No game in the field = persistence is inadequate. Change to (46) Pushing Upward. If your goals are unrealistic you’ll have difficulty achieving them. Therefore you reinforce failure because nothing happens. However, if you examine your desire and set small attainable goals, you can succeed. You are seeking something that cannot be found where you are currently looking. Seeking something in the wrong way is also futile. Pushing Upward suggests patience and rising from the center toward real fulfillment.

Line 5:

Duration to character through perseverance = male and female keep to proper roles. Changes to (28) Critical Mass. Logic and the need to act or not act is always changing although emotional responses should be tamed. The feminine sense of following intuition and being receptive should remain constant even while masculine traits of daring and force will be flexible and changing as events call for a different approach. This is the essence of constancy in character. Emotionalism can waste the energy necessary for endurance. Tame yourself and change as the circumstances require.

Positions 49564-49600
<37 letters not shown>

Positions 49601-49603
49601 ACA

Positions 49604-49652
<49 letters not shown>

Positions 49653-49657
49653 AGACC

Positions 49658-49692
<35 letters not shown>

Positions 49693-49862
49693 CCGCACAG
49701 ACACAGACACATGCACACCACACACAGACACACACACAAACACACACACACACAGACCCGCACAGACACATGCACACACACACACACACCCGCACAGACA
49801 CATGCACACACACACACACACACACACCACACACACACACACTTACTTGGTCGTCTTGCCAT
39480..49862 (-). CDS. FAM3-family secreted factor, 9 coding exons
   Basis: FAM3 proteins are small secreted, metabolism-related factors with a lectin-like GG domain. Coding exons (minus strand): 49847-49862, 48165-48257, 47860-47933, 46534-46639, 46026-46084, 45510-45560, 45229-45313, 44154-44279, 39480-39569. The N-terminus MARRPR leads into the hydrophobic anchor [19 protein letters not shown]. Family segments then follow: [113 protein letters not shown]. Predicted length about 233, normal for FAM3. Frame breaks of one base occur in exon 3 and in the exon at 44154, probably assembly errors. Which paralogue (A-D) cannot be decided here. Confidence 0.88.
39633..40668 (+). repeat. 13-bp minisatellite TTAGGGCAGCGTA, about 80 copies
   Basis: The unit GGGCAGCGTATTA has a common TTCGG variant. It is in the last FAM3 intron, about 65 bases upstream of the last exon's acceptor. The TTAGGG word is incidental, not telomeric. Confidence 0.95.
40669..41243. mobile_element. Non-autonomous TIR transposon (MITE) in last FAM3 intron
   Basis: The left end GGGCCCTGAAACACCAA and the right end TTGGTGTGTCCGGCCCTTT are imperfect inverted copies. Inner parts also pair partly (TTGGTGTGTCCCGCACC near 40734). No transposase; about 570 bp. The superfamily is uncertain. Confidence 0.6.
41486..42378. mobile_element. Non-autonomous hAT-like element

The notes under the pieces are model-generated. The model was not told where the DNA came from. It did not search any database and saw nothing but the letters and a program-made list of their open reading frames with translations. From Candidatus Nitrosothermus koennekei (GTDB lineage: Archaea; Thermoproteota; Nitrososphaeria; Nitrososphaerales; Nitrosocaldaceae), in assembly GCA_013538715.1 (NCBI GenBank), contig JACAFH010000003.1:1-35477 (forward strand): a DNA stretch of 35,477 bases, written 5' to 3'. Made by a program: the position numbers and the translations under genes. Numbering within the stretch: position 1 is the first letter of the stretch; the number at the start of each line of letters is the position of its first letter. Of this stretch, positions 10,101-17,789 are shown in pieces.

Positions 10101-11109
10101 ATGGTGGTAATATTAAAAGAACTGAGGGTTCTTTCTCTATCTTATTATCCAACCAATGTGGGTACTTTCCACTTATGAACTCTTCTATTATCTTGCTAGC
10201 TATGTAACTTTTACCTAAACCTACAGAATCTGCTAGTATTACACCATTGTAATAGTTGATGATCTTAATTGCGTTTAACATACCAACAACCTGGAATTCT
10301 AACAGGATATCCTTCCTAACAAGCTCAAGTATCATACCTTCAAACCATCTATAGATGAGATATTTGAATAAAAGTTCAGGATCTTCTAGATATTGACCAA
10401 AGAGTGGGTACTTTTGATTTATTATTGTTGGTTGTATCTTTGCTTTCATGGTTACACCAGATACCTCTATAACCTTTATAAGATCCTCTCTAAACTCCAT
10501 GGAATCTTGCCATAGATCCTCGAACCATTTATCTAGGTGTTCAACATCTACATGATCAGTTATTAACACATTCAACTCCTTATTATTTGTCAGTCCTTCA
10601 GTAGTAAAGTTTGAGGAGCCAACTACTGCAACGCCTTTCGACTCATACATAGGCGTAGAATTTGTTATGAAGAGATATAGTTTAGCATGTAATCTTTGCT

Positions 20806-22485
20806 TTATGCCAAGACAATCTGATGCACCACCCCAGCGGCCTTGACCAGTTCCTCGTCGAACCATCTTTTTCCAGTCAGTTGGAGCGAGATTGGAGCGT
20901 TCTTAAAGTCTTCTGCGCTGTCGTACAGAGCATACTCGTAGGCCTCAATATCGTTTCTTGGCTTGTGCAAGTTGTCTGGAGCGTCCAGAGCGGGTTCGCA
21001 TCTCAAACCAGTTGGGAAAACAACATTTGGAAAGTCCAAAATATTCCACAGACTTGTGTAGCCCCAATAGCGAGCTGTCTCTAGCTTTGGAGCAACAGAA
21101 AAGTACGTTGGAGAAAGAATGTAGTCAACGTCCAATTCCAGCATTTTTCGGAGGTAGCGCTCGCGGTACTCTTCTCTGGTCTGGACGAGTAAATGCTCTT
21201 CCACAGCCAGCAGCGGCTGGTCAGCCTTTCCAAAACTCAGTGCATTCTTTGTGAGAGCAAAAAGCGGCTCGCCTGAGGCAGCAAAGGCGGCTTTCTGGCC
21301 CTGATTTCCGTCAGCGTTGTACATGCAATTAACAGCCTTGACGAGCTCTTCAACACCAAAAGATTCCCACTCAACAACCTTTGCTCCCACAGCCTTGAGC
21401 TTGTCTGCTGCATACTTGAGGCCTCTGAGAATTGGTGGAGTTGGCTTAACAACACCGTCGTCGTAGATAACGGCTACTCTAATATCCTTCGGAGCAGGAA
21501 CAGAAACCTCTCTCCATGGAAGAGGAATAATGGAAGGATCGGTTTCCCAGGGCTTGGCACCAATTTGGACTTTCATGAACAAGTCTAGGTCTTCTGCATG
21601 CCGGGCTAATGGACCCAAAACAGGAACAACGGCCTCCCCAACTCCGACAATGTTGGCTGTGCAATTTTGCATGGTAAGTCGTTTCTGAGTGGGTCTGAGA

Line 6:

Restlessness as an enduring condition brings exhaustion = misfortune. Changes to (50) Cauldron. The concept of duration teaches constancy but a lack of focus and perpetual anxiety will wear you down. You can rush to conclusions or feel that a decision has to be made instantly when the situation will resolve itself if you leave it alone. Life often makes the decision for you if given time. All the worrying merely depletes your power to succeed. The Cauldron shows that a transformation of thought is in order.

*This page provides insight on the following combinations: Hexagram 32 unchanging Hexagram 32.1 Hexagram 32.1.2 Hexagram Hexagram Hexagram Hexagram Hexagram 32.2 Hexagram 32.2.3 Hexagram Hexagram Hexagram Hexagram 32.3 Hexagram 32.3.4 Hexagram Hexagram Hexagram 32.4 Hexagram 32.4.5 Hexagram Hexagram 32.5 Hexagram 32.5.6 Hexagram 32.6